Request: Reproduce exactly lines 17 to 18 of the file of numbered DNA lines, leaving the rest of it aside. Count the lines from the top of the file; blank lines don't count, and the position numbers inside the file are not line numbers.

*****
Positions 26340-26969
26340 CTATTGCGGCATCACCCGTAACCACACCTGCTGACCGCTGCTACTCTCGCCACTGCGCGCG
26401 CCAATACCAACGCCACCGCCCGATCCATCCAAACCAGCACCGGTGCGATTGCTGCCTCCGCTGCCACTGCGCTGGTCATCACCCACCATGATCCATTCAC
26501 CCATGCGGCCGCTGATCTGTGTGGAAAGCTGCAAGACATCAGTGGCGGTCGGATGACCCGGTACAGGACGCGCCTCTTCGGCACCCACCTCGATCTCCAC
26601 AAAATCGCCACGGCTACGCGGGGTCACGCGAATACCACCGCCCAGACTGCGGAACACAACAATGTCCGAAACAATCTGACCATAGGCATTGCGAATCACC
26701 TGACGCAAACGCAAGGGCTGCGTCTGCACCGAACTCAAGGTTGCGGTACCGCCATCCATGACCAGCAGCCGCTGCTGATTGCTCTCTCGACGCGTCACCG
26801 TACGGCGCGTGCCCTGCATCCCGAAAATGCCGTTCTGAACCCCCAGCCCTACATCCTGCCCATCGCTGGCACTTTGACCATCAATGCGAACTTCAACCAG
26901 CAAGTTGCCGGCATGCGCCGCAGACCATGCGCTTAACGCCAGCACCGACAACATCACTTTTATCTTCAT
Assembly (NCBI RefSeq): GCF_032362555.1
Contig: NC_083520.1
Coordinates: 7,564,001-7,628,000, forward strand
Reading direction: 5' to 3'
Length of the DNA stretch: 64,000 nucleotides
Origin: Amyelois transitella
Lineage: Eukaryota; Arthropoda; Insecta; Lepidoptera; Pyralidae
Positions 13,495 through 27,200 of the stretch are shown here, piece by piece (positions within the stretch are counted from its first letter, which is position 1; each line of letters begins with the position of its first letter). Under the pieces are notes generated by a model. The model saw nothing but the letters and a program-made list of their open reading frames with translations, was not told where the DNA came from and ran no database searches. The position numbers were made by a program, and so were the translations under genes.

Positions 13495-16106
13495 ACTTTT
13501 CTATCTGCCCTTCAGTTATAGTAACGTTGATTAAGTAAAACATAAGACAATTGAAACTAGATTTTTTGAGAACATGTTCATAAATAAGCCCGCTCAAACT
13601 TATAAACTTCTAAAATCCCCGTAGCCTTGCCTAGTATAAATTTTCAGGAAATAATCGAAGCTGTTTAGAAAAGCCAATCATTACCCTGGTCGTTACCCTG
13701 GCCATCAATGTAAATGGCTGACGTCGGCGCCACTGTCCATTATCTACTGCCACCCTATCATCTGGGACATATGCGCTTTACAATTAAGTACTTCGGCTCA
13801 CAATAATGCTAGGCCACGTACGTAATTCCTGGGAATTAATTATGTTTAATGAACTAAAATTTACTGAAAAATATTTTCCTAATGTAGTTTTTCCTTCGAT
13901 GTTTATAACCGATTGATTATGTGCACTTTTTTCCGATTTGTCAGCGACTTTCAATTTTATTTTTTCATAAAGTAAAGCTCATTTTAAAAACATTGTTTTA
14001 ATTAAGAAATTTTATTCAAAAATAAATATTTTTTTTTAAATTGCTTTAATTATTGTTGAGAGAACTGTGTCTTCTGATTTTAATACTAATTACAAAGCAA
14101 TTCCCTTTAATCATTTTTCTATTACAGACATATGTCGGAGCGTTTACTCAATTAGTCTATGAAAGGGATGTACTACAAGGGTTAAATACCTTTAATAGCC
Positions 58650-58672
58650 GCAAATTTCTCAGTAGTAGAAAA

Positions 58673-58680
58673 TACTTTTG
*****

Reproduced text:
Positions 13495-16106
13495 ACTTTT